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Dear Tom - rough playground behaviour - please can you advise?

Discussion in 'Behaviour' started by Tom_Bennett, Mar 22, 2011.

  1. Tom_Bennett

    Tom_Bennett Occasional commenter

    It sounds like you already know what the answer is, so allow me to back you up: no it bloody well isn't tolerable that children, no matter how small, be subject to this. If there's a culture of rough play at your school, who on earth is going to do anything about it other than the adults? The children certainly won't self-moderate, and if I were a parent and a child of mine attended a school where geting lumps knocked out of you was considered to be normal, I'd take my kid by the hand and leave forever, hitting off every fire alarm on my way out.
    Schools are meant to provide, above all, a safe environment for learning. If it doesn't do that, it should be closed down, or handed to parties who actually give a damn about child safety.
    Your options are:
    1. Change from within: complain about the situation to everyone, enlist other teachers' support, hold whole-class lessons on expectations of behaviour, the whole nine yards. talk to other teachers- do they agree with your assessment? Talk to governors and parents- get the feedback from the children even, to confirm that it isn't just your perception (after all, perhaps you've only seen one side to things...although I doubt it).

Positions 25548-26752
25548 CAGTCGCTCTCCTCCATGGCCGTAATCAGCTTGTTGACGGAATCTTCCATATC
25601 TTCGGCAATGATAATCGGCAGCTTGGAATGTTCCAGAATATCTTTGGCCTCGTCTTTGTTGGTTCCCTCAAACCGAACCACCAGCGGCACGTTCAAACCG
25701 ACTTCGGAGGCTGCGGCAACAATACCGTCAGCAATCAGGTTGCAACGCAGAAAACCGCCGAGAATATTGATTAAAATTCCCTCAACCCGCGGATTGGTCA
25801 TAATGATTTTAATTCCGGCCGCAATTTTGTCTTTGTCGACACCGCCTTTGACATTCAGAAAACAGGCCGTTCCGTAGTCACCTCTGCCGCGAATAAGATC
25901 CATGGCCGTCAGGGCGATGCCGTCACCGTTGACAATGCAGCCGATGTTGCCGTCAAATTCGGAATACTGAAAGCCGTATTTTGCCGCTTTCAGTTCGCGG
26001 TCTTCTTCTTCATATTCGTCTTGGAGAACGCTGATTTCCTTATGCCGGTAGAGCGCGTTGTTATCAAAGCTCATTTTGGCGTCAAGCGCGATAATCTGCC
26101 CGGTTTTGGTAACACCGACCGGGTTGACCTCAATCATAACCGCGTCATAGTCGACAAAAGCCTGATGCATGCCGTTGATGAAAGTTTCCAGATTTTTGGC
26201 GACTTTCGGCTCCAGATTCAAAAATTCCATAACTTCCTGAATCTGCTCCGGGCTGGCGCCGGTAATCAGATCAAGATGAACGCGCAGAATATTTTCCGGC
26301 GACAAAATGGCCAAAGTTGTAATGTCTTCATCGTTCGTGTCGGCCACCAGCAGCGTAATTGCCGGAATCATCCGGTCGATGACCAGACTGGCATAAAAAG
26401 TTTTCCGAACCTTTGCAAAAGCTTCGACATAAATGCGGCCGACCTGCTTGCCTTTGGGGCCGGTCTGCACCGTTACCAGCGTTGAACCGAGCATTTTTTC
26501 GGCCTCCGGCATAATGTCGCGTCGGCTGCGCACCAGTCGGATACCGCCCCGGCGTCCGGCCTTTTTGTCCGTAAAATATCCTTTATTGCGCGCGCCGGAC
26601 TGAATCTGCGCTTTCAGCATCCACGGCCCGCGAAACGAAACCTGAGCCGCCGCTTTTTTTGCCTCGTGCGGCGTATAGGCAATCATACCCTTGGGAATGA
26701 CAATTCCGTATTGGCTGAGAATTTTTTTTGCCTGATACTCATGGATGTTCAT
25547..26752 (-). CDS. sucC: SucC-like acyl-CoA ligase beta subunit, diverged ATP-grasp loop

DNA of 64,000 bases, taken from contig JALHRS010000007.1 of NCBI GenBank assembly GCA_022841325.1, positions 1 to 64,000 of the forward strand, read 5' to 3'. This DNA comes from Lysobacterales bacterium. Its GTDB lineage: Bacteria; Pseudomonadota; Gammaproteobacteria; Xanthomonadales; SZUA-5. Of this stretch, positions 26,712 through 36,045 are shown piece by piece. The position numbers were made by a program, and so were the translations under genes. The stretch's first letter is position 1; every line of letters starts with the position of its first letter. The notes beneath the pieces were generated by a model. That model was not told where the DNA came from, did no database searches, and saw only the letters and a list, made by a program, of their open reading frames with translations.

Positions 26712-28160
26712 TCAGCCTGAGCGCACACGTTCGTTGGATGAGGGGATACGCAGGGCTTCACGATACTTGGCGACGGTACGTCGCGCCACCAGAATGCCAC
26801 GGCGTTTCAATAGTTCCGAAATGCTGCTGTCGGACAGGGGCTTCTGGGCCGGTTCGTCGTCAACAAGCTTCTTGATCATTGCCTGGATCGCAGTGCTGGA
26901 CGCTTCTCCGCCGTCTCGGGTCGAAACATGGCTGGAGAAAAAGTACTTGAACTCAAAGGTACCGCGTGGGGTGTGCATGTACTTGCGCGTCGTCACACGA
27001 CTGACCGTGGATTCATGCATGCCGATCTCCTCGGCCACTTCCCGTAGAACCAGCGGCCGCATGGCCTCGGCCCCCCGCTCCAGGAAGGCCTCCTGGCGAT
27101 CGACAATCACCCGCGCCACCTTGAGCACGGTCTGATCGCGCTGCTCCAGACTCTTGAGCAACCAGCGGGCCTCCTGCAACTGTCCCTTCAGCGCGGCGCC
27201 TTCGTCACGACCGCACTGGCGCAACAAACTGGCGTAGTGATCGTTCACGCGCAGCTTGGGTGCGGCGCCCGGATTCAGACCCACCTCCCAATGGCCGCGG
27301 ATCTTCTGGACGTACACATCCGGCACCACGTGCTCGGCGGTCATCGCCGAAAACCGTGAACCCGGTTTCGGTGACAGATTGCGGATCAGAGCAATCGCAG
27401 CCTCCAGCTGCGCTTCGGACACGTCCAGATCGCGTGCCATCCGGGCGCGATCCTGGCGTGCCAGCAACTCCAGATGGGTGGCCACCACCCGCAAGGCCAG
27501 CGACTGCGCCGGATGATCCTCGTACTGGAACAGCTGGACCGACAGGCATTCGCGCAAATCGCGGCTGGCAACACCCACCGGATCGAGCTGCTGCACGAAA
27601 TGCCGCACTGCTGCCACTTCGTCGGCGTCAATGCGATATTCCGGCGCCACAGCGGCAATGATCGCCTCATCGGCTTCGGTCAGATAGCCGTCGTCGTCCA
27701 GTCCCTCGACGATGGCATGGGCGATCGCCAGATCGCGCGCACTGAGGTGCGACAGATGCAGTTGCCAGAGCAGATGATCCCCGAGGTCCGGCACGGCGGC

2. Scan the job ads and take your services elsewhere.
    Whatever option you choose, good luck to you, and I applaud your sensitivity to the well-being of your children.
  2. Hi Tom,
    Thanks for your reply. I thought I knew the answer, but my self-confidence has completely gone, and I was beginning to wonder if it was just me. I can't tell you what a relief it is to have some whole-hearted support. Thank you.
  3. We sorted this at our school through a whole school approach. <u>All </u>TAs are out on the playground at playtime and they supervise games and equipment (for which they have been trained). During the assembly that follows, TA have their break. TAs were not intially very pleased, but now they actually enjoy the interaction with the children. There have some more reluctant TAs, but they have been named and shamed, and are now towing the line! We also have older children acting as buddies, or 'toilet' buddies, happy to accompany reception to the loo. Some are also responsible for handing out and collecting play equipment. Things are by no means perfect, but certainly greatly improved.
    Luchtime we have lunchtime suppervisors, with head and deputy roaming. Not quite such a good staff pupil ratio, but they try and run things as near to the breaktime regime as possible.


  4. IMO TAs are employed to do what's on their job description. Teaching good social skills should be the 'job' of every adult in the child's life. Again, IMO the management in Infant schools need to be brave and stand up to Ofsted etc and say - actually we're working with the children and their families on establishing good behaviour first before worrying about what sodding level these children are at.


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